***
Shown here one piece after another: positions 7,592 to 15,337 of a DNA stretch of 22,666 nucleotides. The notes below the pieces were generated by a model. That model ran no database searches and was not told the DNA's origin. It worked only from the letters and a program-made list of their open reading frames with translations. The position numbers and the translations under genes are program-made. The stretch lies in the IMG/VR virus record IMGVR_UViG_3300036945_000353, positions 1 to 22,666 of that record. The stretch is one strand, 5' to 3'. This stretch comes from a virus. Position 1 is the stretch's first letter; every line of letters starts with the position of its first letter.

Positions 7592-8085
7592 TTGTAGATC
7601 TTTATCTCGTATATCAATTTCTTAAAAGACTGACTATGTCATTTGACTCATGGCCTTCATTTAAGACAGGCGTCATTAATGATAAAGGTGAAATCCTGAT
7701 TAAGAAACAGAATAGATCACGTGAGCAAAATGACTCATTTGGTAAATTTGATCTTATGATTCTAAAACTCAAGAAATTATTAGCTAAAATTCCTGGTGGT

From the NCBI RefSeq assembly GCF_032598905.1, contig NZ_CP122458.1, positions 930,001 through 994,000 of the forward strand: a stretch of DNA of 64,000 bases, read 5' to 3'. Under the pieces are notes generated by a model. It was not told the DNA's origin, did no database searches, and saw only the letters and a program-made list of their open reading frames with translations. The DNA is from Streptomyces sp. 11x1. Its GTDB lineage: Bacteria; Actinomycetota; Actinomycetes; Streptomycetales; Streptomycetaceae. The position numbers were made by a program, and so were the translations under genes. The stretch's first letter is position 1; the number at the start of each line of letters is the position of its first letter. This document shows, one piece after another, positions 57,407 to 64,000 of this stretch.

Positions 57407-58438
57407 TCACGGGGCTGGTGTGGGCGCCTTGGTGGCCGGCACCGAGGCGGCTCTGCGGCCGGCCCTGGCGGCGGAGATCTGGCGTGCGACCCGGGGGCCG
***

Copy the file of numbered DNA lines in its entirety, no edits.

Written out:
Shown here one piece after another: positions 7,592 to 15,337 of a DNA stretch of 22,666 nucleotides. The notes below the pieces were generated by a model. That model ran no database searches and was not told the DNA's origin. It worked only from the letters and a program-made list of their open reading frames with translations. The position numbers and the translations under genes are program-made. The stretch lies in the IMG/VR virus record IMGVR_UViG_3300036945_000353, positions 1 to 22,666 of that record. The stretch is one strand, 5' to 3'. This stretch comes from a virus. Position 1 is the stretch's first letter; every line of letters starts with the position of its first letter.

Positions 7592-8085
7592 TTGTAGATC
7601 TTTATCTCGTATATCAATTTCTTAAAAGACTGACTATGTCATTTGACTCATGGCCTTCATTTAAGACAGGCGTCATTAATGATAAAGGTGAAATCCTGAT
7701 TAAGAAACAGAATAGATCACGTGAGCAAAATGACTCATTTGGTAAATTTGATCTTATGATTCTAAAACTCAAGAAATTATTAGCTAAAATTCCTGGTGGT

From the NCBI RefSeq assembly GCF_032598905.1, contig NZ_CP122458.1, positions 930,001 through 994,000 of the forward strand: a stretch of DNA of 64,000 bases, read 5' to 3'. Under the pieces are notes generated by a model. It was not told the DNA's origin, did no database searches, and saw only the letters and a program-made list of their open reading frames with translations. The DNA is from Streptomyces sp. 11x1. Its GTDB lineage: Bacteria; Actinomycetota; Actinomycetes; Streptomycetales; Streptomycetaceae. The position numbers were made by a program, and so were the translations under genes. The stretch's first letter is position 1; the number at the start of each line of letters is the position of its first letter. This document shows, one piece after another, positions 57,407 to 64,000 of this stretch.

Positions 57407-58438
57407 TCACGGGGCTGGTGTGGGCGCCTTGGTGGCCGGCACCGAGGCGGCTCTGCGGCCGGCCCTGGCGGCGGAGATCTGGCGTGCGACCCGGGGGCCG